Published September 8, 2005
Human beings can only look at so much violence without eventually experiencing personal trauma and shock. For that reason parents rightfully ought to be concerned and outraged when their children are exposed to gratuitous violence in the media and entertainment industry. Even the strongest individuals among us occasionally become casualties to the stress of excessive violence, as evidenced by the numbers of military personnel who suffer from post-combat fatigue and distress. We have all been pushed to the limit, if not beyond, of our capacity to witness carnage with the images of the devastation of Hurricane Katrina during the past week.
The pictures have been appalling of people fleeing their homes, taking shelter in inadequate public facilities, and desperately looking for their loved ones. As a nation, we have been traumatized by such sights. Many people already question the motives behind what they consider the excessive exposition of such images. Yet without these images, our hearts might never have been spurred into the needed response. Without seeing our own people and our own nation suffering the same fate that we often have come to believe happens only in faraway places, we might not have rallied to the point where we are all now profoundly concerned about our neighbors, our brothers and sisters.
I am so deeply grateful to our people of the Archdiocese of Atlanta for your extraordinary actions and requests to assist those in need. Catholic Charities, parishes throughout the Archdiocese, our schools, our Catholic hospitals and medical services, St. Vincent de Paul, and above all the countless numbers of individuals who have begun to offer assistance to those who have relocated here in North Georgia as well as providing assistance to those who are now living in many other places throughout our nation have been nothing less than excellent. What we have all seen and heard has prompted us to respond with a level of care that might not have been engendered without seeing the images that have so touched the hearts of people everywhere.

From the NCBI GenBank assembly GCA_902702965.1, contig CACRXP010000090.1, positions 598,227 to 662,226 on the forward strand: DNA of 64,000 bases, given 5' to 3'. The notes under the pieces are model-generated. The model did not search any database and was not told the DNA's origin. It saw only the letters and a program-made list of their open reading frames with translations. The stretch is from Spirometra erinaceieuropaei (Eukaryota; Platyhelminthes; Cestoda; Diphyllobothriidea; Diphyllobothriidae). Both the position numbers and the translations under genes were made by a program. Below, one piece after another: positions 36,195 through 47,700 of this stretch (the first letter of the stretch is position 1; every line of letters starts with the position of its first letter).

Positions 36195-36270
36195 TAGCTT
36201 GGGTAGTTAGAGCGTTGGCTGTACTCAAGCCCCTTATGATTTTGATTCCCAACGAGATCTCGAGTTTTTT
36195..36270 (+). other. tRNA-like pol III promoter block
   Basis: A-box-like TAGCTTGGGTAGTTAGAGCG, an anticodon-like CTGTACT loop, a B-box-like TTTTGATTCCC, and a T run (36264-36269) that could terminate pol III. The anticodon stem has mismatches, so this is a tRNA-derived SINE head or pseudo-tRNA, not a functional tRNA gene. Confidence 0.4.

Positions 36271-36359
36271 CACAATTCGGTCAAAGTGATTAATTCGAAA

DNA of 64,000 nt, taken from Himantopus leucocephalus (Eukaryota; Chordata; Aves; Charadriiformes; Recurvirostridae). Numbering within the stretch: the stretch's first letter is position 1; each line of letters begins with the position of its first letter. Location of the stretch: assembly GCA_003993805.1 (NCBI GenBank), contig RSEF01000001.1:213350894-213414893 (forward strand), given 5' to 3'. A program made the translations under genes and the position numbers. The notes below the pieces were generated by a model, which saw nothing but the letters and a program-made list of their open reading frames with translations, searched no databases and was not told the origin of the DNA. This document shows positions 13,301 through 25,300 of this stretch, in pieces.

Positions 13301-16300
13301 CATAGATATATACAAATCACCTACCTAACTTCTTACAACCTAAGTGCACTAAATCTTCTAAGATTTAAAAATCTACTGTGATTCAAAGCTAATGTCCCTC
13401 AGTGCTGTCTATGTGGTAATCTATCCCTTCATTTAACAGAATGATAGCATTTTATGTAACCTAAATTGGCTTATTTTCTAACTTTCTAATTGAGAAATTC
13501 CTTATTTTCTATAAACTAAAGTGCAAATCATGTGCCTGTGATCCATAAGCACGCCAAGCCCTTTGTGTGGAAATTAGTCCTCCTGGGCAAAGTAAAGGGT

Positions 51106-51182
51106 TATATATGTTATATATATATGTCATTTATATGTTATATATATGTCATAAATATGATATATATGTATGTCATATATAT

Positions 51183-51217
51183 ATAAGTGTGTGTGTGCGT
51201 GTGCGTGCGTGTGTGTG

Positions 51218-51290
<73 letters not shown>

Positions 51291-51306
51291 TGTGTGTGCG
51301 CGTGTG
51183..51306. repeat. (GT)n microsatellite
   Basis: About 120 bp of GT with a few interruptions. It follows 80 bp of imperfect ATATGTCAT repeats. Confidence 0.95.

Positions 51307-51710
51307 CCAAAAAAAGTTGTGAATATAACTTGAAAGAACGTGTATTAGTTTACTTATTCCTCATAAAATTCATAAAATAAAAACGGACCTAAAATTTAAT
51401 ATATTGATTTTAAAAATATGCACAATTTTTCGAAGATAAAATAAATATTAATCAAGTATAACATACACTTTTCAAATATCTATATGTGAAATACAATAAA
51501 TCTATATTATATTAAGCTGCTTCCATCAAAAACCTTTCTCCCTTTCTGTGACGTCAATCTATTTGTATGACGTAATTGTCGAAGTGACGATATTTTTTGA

Still there are other images that also must inspire us, and one of these was on the front page of the Atlanta Journal Constitution last Thursday. It shows an African-American toddler asleep in the arms of a college age white man. She sleeps utterly at peace in his embrace. His face is that of the very image of tenderness. I don’t know the child’s name or that of the young man, but together they show us an image of trust, serenity, calm and love. This picture is a modern day manifestation of the prophecy that Isaiah (65:17-25) described as he envisioned the coming age of the Messiah. It is an icon of the type of care and love that we must have for one another—under all circumstances. Across race, gender and age, the picture helps all of us to see how God wants us to live in union and in peace with each other. The photographer, W.A. Bridges Jr., gave us a blessed example of the other types of images that this tragic moment has also provided—those of compassion and heroism. If the many depictions of the disaster that has touched the lives of so many people inspired us to generosity and love, may similar pictures serve to inspire us to hope and to have faith in God’s design for all His children.